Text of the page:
There are pretty strong odds that California voters soon will be hearing a lot about how consumer data are bought and sold — products purchased, medical information, even religious affiliations — and are asked to do something about it.
The man behind the effort to start that conversation is a San Francisco real estate developer who started thinking a lot about the issue after a cocktail party conversation with a tech engineer.
“He said, ‘If people just knew how much we knew about them, they’d be really worried,’” Alastair Mactaggart recalled of that chat with the engineer.
Some two years later, Mactaggart is poised to spend enough of his own money to ask Californians to consider a sweeping 2018 ballot measure that could shift the balance of power over data sharing to consumers and punish businesses that don’t toe the line.
The initiative that he’s introduced, now being circulated for voter signatures, would make two major changes to California law and perhaps set a powerful precedent in the national debate over consumer privacy.
First, the proposal would require significant new disclosure from companies that collect, buy or share the personal information of Californians. It would generally allow consumers to “opt out” once they know who’s using their information while banning these large businesses from charging a higher price to those who make that choice.
Second, the ballot measure would give new power to prosecutors and average Californians to file civil lawsuits after a data breach or for selling personal information once a customer says “no” to sharing. “Consumers would not have to prove that they suffered harm as a result of the violation to be awarded damages,” a state fiscal analysis found.
It doesn’t take a political insider to realize the business world sees things differently and is preparing to fight back should the initiative qualify for the ballot.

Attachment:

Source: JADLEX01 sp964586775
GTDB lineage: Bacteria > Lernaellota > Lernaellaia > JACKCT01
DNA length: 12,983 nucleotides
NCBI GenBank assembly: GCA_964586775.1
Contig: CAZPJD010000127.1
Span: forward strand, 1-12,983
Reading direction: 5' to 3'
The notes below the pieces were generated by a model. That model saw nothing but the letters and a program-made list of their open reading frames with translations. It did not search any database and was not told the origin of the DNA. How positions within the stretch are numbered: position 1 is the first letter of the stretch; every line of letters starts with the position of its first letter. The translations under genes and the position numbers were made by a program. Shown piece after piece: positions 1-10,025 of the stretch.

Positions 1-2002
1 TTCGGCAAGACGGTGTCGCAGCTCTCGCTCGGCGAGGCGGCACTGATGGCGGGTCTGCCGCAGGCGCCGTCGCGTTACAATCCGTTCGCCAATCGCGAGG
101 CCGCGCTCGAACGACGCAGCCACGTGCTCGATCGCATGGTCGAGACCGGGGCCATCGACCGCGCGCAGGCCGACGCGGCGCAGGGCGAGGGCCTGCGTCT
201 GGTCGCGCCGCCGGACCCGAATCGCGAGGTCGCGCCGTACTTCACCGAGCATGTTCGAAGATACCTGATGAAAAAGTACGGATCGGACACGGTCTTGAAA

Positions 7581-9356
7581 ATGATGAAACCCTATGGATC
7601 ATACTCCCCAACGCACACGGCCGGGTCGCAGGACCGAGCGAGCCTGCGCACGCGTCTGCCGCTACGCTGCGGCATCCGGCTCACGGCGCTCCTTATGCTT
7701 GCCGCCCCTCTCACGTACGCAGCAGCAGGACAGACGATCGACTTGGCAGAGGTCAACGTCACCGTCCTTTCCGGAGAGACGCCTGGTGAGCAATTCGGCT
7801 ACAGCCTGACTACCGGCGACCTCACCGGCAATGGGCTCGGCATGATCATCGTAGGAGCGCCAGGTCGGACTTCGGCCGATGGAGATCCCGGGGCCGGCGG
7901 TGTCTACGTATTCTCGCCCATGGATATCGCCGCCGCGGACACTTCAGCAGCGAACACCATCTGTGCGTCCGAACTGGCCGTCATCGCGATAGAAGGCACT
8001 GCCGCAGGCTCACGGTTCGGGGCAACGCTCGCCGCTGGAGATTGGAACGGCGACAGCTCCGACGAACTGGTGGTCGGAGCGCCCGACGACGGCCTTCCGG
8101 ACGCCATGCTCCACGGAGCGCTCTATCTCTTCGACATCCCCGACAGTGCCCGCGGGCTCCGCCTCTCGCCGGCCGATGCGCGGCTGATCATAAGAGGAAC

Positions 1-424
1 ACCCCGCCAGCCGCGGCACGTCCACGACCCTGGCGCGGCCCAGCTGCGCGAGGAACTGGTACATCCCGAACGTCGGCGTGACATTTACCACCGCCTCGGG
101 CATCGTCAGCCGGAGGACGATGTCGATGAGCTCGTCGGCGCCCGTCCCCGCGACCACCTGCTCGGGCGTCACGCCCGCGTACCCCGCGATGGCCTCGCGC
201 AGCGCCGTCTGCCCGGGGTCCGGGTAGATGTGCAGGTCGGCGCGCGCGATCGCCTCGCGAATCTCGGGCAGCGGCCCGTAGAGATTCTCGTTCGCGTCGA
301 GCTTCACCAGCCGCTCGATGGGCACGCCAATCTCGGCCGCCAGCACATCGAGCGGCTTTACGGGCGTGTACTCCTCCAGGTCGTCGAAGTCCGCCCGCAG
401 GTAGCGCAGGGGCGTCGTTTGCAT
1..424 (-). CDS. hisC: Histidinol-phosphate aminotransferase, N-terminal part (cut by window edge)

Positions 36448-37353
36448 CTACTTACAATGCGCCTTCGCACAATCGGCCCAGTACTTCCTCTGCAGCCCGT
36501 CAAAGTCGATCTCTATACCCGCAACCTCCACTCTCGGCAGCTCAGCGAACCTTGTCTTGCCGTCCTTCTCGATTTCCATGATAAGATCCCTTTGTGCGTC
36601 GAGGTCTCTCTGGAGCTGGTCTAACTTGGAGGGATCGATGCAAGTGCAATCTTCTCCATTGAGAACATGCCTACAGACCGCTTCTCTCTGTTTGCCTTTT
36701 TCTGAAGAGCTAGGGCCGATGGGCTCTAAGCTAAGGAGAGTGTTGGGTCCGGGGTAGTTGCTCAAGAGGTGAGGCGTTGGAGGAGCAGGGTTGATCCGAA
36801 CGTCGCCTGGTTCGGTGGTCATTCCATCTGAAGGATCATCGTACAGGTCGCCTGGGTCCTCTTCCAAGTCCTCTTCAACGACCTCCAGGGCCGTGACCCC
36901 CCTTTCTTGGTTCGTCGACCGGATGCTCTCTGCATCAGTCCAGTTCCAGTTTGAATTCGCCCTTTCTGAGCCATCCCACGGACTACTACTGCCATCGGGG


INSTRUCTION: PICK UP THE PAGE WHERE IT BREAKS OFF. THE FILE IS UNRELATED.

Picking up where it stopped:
“Very few people are experts on what the consequences would be,” said Allan Zaremberg, president of the California Chamber of Commerce. He wonders what would happen to state agencies or schools that share data, or whether a nonprofit credit union might be exempt from the new rules but a commercial bank would not be.
“The economy in California depends on data sharing,” Zaremberg said.
Mactaggart, with no real political track record outside of donations to candidates, says he doesn’t think the state will be hurt by the change. And he’s got a pretty good inkling of what’s coming if the privacy proposition makes the ballot. “This is the wealthiest industry in the world that we’re trying to regulate,” he said.
A more limited consumer privacy proposal stalled during the final hours of the Legislature’s session this year. And it’s possible, under relatively new state initiative rules designed to allow for more compromise between lawmakers and activists, that a costly ballot box fight could be avoided.
At the outset, this has all the markings of a huge campaign in an election year where the list of statewide propositions almost certainly will be smaller than the long list of measures in 2016. Like so many epic ballot battles, one side will insist that change is long overdue and the other will counter that the change could lead to unintended consequences. And failing a compromise, the only ones who can sort all of that out, of course, will be the voters.